It was an important tour for Herschelle Gibbs, only recently back after his suspension for involvement in the Cronje scandal. He secured his place as opener with a Test average of 51.55, followed by two hundreds in the shorter game. In addition, his out-fielding was dazzling, complemented for the limited-overs matches by the effervescent Jonty Rhodes. But, if his cricket reputation was enhanced, Gibbs again found himself in trouble when he and five others - Paul Adams, Justin Kemp, Andre Nel, Roger Telemachus and physiotherapist Craig Smith - were fined 10,000 rand each for smoking marijuana at the team hotel in Antigua following the series-clinching victory in the Fourth Test. Gibbs's propensity for rashness off the field, rather than on it, remained the main threat to his career.
West Indies were again undermined by their batting's tendency to collapse under pressure. Needing 232, the lowest total of the match, to win the Second Test, they raised only 162. They were hurtling to defeat at 82 for seven in the final session of the Third Test, before the eighth-wicket pair resorted to demeaning, time-wasting methods. And their slump to 140 all out in the first innings of the Fourth inevitably led to the loss of the series, which gave South Africa the new Sir Vivian Richards Trophy. West Indies' highest total in seven one-day internationals was 220 for eight and they were dismissed for less than 200 three times.
The leading batsmen, Lara and Hooper, occasionally produced innings of note, but the solitary hundred in either form of the game was wicket-keeper Ridley Jacobs's 113 not out at Bridgetown, his first for West Indies. It was an overdue reward for a wholehearted cricketer who had run out of partners in the previous Test when seven short of the landmark. West Indies could take some comfort from the batting of 21-year-old Chris Gayle, the tall, left-handed opener, and Ramnaresh Sarwan and Marlon Samuels, two stylish young right-handers, both 20. Their inconsistency could be attributed to their inexperience.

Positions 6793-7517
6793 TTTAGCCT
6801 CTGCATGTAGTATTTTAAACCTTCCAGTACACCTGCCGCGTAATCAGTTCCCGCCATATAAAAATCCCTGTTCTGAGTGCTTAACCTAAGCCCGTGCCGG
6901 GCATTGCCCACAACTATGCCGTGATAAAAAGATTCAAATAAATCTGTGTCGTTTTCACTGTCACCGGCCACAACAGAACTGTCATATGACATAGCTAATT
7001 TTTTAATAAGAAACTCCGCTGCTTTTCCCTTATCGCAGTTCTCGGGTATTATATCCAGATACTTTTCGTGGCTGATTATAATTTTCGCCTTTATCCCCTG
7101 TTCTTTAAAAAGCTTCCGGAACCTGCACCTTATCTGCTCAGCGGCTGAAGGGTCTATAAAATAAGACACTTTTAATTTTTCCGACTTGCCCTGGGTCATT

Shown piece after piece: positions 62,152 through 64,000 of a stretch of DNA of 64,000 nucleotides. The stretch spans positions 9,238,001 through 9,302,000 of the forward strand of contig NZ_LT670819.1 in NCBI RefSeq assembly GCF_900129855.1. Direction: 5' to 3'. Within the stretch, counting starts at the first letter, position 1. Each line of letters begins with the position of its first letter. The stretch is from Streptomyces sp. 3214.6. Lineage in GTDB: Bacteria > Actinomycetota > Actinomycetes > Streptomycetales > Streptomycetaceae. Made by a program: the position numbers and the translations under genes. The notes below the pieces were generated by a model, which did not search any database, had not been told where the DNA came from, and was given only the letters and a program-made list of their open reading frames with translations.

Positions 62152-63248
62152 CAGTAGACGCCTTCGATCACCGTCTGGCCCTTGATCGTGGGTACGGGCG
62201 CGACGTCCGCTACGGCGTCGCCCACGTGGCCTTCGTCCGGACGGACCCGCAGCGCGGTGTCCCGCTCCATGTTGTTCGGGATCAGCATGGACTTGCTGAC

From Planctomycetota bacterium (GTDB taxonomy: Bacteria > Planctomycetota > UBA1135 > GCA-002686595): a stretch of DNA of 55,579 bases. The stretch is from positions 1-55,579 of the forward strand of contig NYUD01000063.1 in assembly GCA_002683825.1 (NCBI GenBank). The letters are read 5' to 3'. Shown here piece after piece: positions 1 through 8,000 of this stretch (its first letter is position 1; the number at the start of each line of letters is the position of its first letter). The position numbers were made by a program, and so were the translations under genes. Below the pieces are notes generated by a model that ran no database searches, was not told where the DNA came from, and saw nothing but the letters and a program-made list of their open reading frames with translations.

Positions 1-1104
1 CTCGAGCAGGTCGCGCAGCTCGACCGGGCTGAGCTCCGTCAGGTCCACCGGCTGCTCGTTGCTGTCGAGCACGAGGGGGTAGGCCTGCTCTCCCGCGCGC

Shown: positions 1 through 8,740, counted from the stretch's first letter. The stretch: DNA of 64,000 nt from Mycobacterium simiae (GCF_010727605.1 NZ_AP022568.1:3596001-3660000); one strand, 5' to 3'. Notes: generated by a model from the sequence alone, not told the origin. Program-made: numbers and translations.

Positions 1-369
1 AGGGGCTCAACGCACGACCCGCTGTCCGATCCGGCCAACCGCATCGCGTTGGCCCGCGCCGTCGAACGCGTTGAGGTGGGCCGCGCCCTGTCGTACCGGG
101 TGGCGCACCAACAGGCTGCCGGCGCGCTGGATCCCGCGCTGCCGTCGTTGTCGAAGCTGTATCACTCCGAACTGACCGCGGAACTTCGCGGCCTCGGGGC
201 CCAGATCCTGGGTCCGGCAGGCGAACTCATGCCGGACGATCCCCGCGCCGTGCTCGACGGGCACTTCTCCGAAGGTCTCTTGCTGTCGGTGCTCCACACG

The bowling was unusually, and beneficially, balanced by the inclusion of leg-spinner Dinanath Ramnarine for all five Tests, and the addition of left-arm spinner Neil McGarrell for the Fourth, when West Indies fielded only two fast bowlers for the first time since Kerry Packer hired the best for his World Series Cricket in 1977-78. Ramnarine, with only three previous Tests to his name, took 20 wickets and lent a variety long lacking.
Even so, Courtney Walsh was again the spearhead in what was his farewell series. As tireless and uncomplaining as always, the 38-year-old sent down an average of 53 overs a Test, conceded only 1.86 runs an over and took 25 wickets at 19.68, carrying his final record to 519 from 132 Tests. His 45 overs in the first innings at Bridgetown were the most he had bowled in a single innings. It was proper that he should have been on the winning side in his final Test, on his home ground of Sabina Park. West Indies will naturally suffer from Walsh's absence, but Merv Dillon showed continuing signs of eventually becoming a worthy replacement, claiming 20 wickets.
Large, enthusiastic crowds for the Tests and one-day internationals once more dispelled the notion that the game was losing popularity in the West Indies in the face of competition from televised American sports. But public patience was being tested by the continuing sequence of defeats.
Match reports for
Tour Match: Busta Cup XI v South Africans at Georgetown, Mar 4-6, 2001
Tour Match: West Indies Board President's XI v South Africans at Bridgetown, Mar 24-26, 2001
Tour Match: University of West Indies Vice Chancellor's XI v South Africans at Salem, Apr 12, 2001
Tour Match: Jamaica v South Africans at Montego Bay, Apr 15-16, 2001
Tour Match: Jamaica v South Africans at Kingston, Apr 25, 2001